I wish someone could bottle you up, so that each person in the world could have a little bit of you. (Okay, m...moreOh, Augustus Waters.
I wish you were real.
I wish someone could bottle you up, so that each person in the world could have a little bit of you. (Okay, maybe not bottling you up, per se, but your essence, maybe...but only because bottling you up would not only be cruel but gross. And you're not real, so it would be impossible.)
But if you were real, then you would be pretty close to perfect.
You are absolutely yummy (your words), infinitely interesting, grotesquely irreverent (which makes you even yummier despite your 1.4 legs), and just so darned multidimensional that if it were possible, I'd want to travel the multiverses just to get a chance to meet you. And maybe hang out for a day...or an afternoon. Heck, even an hour, even if it were in the Literal Heart of Jesus.
Is it wrong that I like you so much?
Is it? Because it doesn't feel wrong.
I have no idea how Hazel held out for as long as she did, but thank goodness that girl came to her senses. Because you are, quite intolerably, just plain wonderful.
Because you did more in your short (fictional) life than most (real) people ever do...or try.
Because you look at life, at the universe, and you thumb your nose at it, with a smirk. I wish I could do that, instead of getting bogged down by...everything.
Because you put into words your fear of oblivion, so succinctly, so simply, that I teared up when you first uttered those words. That most everyone has that fear is a given. But very few could even string together the right words to voice that fear, much less share it with the world at large and make it mean something. So bravo to you, Augustus Waters (and by default, you, John Green, as well). Bravo.
Oh, how I wish you were real, because...
Well, because we'd all be just a smidgeon better for having known you. For having had the chance to catch a twinkle or two of your starlight.
I'm a sucker for the kinds of stories that are, on the surface, idyllic, but with a little bit more digging, are really disturbing and/or heartbreakin...moreI'm a sucker for the kinds of stories that are, on the surface, idyllic, but with a little bit more digging, are really disturbing and/or heartbreaking. Especially when kids and/or animals are involved. Stories like those in Radio Flyer, Shiloh or Bastard Out of Carolina, among many others.
I don't read/watch these kinds of books/movies often, usually because it makes me uncomfortable, and mostly because I just don't like going there. I'm not a fan of seeing kids and animals hurt. In spite of this discomfort however, I'm drawn to them. In the cases of the movies I mentioned above, I was always aware of them. I would see the ads, read the reviews, watch the previews or listen to other people talking about them. I knew I desperately wanted to see them but I almost always waited months (or even years) after they came out. But once I rented the video, that was it. I was committed to it wholeheartedly, allowing myself to be drawn into the early "happy", Arcadian phase, knowing full well that at any moment, something violent, something earth-shattering was going to happen that would turn that bucolic world into a nightmare. That at some point, that kid or puppy who'd tugged at my heartstrings would undergo some horrible experience that would set my mind and pulse racing, and I would sit there, aghast, just waiting for it to end, waiting for the inevitable escape or the death to happen, all the while wondering how adults could be so blind and so...powerless.
Sure, I've read (and enjoyed) stories that are all about brutality to and by kids. I've read and enjoyed The Hunger Games, Lord of the Flies and Ender's Game, but these books didn't hide the abuse, didn't hide the cruelty. If anything, the darkness---the abuse of and by children---is integral and central to the narrative. In these cases, the novels' notoriety was specifically borne out of that darkness.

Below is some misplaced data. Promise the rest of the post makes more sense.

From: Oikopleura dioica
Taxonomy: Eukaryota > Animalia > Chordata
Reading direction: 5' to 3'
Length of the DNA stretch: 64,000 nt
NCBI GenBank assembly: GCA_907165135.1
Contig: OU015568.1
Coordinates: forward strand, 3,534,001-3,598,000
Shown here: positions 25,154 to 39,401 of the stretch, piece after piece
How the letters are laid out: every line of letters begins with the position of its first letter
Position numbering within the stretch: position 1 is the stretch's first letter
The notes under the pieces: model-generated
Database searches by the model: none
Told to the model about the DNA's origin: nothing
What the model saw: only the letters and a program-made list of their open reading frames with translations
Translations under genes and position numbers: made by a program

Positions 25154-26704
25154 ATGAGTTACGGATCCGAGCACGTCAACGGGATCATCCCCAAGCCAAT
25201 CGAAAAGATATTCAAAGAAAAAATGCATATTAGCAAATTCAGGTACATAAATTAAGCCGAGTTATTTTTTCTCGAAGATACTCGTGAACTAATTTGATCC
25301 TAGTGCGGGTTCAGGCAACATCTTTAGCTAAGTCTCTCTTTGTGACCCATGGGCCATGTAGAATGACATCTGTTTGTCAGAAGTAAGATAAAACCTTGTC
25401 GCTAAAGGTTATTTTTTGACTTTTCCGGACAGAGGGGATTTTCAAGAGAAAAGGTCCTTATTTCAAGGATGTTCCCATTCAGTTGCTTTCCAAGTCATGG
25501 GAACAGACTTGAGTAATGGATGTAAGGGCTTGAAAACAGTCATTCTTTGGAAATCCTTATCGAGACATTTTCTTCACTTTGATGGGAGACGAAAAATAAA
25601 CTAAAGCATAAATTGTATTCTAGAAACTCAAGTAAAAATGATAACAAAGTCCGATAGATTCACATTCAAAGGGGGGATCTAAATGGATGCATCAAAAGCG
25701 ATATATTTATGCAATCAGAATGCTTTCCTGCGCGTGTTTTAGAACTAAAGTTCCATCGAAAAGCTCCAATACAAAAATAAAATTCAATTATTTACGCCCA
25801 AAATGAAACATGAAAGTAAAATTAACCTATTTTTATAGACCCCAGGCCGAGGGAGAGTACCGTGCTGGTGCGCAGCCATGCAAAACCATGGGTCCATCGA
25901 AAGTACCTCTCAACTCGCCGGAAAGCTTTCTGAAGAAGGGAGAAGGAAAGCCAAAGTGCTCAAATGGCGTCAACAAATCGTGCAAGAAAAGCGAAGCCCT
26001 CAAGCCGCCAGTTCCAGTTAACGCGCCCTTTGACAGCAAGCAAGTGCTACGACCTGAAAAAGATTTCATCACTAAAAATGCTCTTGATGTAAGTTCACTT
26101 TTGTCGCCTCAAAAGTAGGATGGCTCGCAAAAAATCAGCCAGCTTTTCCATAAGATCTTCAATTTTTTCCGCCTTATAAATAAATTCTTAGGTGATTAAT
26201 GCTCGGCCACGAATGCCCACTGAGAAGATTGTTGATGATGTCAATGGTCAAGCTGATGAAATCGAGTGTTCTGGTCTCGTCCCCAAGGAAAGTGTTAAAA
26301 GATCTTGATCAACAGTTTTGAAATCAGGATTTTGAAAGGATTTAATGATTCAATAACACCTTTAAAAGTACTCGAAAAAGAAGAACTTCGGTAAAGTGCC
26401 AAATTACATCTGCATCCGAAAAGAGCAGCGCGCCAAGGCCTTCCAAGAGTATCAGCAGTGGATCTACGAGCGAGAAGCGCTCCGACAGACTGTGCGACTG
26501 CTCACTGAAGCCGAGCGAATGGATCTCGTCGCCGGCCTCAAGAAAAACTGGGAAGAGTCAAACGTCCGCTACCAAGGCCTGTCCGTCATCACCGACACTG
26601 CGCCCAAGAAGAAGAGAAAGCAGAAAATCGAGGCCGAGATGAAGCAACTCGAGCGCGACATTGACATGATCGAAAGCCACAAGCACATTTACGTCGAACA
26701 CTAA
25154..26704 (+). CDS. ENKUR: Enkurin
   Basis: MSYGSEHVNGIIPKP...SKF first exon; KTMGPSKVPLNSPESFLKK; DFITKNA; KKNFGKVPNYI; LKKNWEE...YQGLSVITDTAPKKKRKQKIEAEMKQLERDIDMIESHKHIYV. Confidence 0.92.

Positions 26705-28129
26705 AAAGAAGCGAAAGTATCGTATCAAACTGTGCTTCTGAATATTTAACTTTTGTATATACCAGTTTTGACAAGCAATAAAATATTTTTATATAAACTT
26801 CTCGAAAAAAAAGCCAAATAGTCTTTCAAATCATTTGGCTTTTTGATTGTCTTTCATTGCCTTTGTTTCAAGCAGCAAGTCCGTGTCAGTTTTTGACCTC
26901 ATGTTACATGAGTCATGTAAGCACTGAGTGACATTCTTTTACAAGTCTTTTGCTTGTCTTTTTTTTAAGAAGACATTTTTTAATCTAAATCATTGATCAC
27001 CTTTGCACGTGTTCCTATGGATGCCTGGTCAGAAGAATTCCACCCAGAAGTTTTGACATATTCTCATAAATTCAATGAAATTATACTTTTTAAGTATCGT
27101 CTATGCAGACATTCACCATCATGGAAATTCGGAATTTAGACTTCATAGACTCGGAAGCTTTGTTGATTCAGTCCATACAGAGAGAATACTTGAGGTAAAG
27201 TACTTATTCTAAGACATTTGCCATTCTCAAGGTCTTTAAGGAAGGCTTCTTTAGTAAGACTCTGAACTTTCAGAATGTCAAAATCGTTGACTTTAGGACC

I guess this was what I was expecting with Jeanette Walls' The Silver Star. I'm not sure why I thought it would be closer to Bastard Out of Carolina, but it wasn't. Don't get me wrong. I really enjoyed this book -- the narrator, Bean, is funny, smart, engaging, ballsy and adorable. And she's strong as anything. Her idolization of Liz, her older sister, is palpable and apparent from the very first line: "My sister saved my life when I was a baby." Liz was her sister, but because they had an unstable, irresponsible, flighty mother, Liz filled that maternal role as well, and one of her main responsibilities was taking care of Bean.
So from the outset, Walls establishes that whatever misery, whatever heartbreak was going to happen would be happening to Liz. Liz was Bean's hero, her guardian, her champion. Bean was a spectator, the younger sister, unable to do much. And that would have been an awesome tale to tell: how, in the face of adversity, two sisters would go through all these trials together, and the younger, weaker one would turn out to be the stronger, would turn the tables and protect the older.
Well, that happened. Sorta.
I guess this is what frustrated me with the book. Walls built such an idyllic world in the beginning---I loved Bean's and Liz's world, the language they shared, their distinct worldview, their survival skills. I loved that they took care of each other, that they knew how to take care of each other after their mother left them. And I loved their Uncle Tinsley---but when she tried to break that world down and introduce the Big Bad, she washed out.
Largely because the Big Bad...well, the Big Bad just wasn't bad enough.
I can't believe I'm complaining about this, but I suppose I expected something worse to happen. I wanted something consequential, something more substantial to happen to Liz. In my mind, Liz's breakdown was understandable, but it felt forced, it felt contrived. It just didn't fit what happened to her especially after she got out of what could've been a horrible situation relatively unscathed. For a character who, earlier in the story, dealt with an unstable absentee mother, who took on more mature problems while caring for her baby sister, what happened to Liz later in Byler seemed fairly inconsequential to make her spiral downwards so quickly and so completely. It made her seem weak, so much weaker than how she'd initially been drawn. It was so incongruous, so out of whack, with how Walls had initially developed her that honestly, Liz's breakdown was such a let-down.